Saying Goodbye...

Friday, June 10, 2011

| | |
The word goodbye holds so many underlying meanings and emotions. It is not the simple, uncomplicated word that it appears to be at first glance. Goodbyes can be unpleasant, painful affairs. Although, it can offer the hope and excitement of a reunion in the future. Goodbyes contain all of the moments, big and small, that you have shared with that person/place and all of the memories that you will cling to as you move forward in life. Goodbyes are bittersweet, full of the joy and thankfulness these opportunities have given you but also full of the sadness that comes with leaving something wonderful behind.


I am so grateful for my time spent at Tulivu Kindergarten. My kids have shown me a whole different side to myself that I never knew existed. I never thought that I would be able to stand in front of 50 kids and teach a lesson when they speak Swahili and I speak English. And I sure didn't think that I would fall hopelessly in love with them either.

Before coming here teaching was not something I ever desired to do but I am so glad I was forced in to it. That satisfaction you get when you see understanding dawn on your students face, or they get the answer right for the first time, is a high in itself. You want nothing more but for them to succeed. Helping these kids and making them smile everyday has been the greatest gift.


Today I did a little less teaching and added a little more play to the mix :) I figured it was my last day and the kids deserved to have some fun, smile and laugh. In the early morning we played games; duck, duck, goose and What Time is it Mr.Lion (instead of wolf). The kids had a lot of fun with it. All of them wanted to be Simba. Next we brought out some bubbles. I don't think I have ever seen kids go so crazy in my life. They were screaming and jumping all over the place. Watching them try to catch the bubbles was hilarious. There was so much life and energy in them today and I couldn't have been happier.

After they went in to the classroom we played some music for them (speakers and ipod provided by some other volunteers). The kids danced along to Waka Waka and Waving Flag. So much fun!! It is so funny when the kids here sing waka waka, 100 percent adorable. They were shaking their little hips and having a good time. We passed out stickers, just because we could, and because the kids love putting them on their hands and face :)

Once porridge was done and cleaned up I passed out some bracelets that I had made for the kids. Fashioned out of three pipe cleaners, they were bright and easily adjustable :)Just a simple thank you to the school, since our resources are pretty limited.

The official goodbye ceremony was at the end of the day. They set up a table at the front of the class, with flowers (fake), table cloths and doilies :) All the kids wore their "goodbye crowns" and us volunteers were each offered a soda with some milk and honey crackers. Mama Mwanga presented me with a flower (also fake), a card and an official letter of thanks and recognition. It was really sweet. A lot of the kids from my Pre II class were asked to say some words, shook my hand, and said a formal goodbye. I almost couldn't get through that part but I was pleasantly surprised with my ability to hold back the tears.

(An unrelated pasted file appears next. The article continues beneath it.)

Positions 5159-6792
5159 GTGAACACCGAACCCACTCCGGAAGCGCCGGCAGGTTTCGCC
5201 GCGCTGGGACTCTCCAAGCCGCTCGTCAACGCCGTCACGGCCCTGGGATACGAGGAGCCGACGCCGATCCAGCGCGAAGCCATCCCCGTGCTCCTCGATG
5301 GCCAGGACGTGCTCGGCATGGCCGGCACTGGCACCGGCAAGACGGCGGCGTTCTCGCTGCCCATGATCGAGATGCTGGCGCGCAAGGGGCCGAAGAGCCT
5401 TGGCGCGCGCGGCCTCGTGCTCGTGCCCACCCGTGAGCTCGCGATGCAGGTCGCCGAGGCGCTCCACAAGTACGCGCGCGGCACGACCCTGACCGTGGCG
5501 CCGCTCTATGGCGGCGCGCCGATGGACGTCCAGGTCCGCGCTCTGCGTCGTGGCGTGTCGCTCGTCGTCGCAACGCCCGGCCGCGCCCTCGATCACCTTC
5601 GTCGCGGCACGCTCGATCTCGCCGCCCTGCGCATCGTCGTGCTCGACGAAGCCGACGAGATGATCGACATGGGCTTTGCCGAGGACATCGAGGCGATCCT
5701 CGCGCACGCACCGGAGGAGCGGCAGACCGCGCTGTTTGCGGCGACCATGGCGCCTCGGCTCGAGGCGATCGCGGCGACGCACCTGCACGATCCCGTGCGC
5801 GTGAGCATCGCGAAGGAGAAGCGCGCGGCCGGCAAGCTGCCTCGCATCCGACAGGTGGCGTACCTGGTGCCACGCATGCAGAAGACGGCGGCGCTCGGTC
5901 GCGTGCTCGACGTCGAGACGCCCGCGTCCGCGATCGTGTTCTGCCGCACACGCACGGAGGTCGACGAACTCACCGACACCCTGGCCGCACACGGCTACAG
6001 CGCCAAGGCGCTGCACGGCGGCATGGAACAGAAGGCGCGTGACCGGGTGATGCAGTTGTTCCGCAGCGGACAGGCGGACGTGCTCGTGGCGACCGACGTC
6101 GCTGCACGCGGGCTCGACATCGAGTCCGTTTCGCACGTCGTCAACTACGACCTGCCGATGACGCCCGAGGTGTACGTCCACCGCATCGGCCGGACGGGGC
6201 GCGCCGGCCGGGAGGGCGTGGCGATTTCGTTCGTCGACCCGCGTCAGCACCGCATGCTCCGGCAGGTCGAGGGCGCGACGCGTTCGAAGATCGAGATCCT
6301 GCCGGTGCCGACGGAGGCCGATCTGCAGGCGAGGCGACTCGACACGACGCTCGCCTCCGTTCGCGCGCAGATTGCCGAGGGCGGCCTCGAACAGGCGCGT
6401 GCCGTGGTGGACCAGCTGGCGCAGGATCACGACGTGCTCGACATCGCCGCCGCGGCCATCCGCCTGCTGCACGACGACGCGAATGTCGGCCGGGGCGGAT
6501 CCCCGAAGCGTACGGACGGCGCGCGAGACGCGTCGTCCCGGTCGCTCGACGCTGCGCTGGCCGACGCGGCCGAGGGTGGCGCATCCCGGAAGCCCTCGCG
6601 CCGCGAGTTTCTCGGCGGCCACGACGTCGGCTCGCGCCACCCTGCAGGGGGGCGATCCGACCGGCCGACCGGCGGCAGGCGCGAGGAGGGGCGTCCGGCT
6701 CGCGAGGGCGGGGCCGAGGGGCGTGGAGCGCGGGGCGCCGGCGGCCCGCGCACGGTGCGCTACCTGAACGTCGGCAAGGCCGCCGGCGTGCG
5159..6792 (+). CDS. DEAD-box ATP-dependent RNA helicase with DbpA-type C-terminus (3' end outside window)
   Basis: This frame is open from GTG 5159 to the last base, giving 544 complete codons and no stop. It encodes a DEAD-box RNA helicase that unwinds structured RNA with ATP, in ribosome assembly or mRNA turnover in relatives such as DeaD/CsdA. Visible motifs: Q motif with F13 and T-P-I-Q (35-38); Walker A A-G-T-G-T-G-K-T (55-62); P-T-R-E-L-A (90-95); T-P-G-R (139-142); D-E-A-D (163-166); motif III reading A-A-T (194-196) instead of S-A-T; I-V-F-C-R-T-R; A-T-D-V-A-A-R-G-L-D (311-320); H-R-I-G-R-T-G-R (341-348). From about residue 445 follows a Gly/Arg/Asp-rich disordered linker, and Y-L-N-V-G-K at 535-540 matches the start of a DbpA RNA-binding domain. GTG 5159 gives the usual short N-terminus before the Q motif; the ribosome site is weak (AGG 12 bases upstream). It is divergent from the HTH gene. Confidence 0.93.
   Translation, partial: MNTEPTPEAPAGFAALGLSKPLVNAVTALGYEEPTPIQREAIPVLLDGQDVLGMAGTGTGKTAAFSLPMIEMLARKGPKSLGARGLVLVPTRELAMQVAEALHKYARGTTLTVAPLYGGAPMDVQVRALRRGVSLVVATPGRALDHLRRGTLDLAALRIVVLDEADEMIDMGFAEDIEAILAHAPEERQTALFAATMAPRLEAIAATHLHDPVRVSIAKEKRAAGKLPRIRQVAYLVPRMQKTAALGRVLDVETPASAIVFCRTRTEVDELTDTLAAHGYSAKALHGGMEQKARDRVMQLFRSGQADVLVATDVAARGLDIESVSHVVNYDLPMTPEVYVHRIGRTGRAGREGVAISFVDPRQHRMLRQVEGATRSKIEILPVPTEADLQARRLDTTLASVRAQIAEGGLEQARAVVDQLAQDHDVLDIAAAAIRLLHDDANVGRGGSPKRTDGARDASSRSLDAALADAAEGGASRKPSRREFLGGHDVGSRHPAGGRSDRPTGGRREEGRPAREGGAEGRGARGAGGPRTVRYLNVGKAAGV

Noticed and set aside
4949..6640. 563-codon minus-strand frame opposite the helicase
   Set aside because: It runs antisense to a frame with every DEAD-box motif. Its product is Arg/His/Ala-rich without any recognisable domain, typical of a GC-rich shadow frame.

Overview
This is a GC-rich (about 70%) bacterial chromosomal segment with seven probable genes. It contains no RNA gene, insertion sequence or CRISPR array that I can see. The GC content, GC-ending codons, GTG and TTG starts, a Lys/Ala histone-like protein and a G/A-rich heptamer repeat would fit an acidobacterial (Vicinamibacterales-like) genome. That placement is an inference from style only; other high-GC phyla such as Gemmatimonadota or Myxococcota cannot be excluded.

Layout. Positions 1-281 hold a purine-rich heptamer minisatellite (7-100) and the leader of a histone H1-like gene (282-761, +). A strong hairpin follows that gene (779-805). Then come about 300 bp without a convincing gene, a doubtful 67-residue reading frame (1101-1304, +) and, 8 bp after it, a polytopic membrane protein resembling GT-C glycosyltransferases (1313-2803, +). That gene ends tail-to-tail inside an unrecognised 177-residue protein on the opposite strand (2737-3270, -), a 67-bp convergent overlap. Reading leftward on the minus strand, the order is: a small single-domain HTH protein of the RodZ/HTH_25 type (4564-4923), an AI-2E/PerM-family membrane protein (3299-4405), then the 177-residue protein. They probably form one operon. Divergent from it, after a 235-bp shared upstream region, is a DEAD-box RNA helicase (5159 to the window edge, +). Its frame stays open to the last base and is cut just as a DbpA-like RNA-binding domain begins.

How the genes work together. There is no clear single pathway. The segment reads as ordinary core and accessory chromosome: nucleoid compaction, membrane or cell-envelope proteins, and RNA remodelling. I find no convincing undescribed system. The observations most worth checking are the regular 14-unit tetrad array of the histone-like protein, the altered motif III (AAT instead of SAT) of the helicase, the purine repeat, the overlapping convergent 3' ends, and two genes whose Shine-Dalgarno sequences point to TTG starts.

After class I was lucky enough to get to walk four of my kids home, Esta, Jenifa, Shifra, and Gidion. Seeing where they lived made saying goodbye easier, knowing where they are at and who their parents are. Surprisingly to me, none of them had fathers living at home.

Esta lives with her mother and sister in a one room house with no space to maneuver. Jenifa has lots of room to move around and lives with her mother and grandmother only a few minutes from the school. Shifra and Gidion live quite a distance away. Shifra lives with her sister and where her parents are wasn't really explained. When we walked in there was a very cheesy soap opera playing on the television. Shifra ran to change out of her uniform and we sat and talked to her sister for a few minutes. At Gidion's house I met his mother and sisters. It is a two bedroom home with a little bit of space to work with. We were offered soda's and talked until we were finished. Gidion was adorable and told his mother that she could stay and take care of his sisters cause he was going to go to Canada with teacher. Haha. I would have gladly taken him home :)


I will never forget my kids at Tulivu or Magareza. I hope to hear about them in the future because I will miss them more than anything else. They have affected my life in ways I did not expect. I am so grateful and will take everything that I have learned through my placements home with me. I wouldn't trade my African experience for anything :)


Post a Comment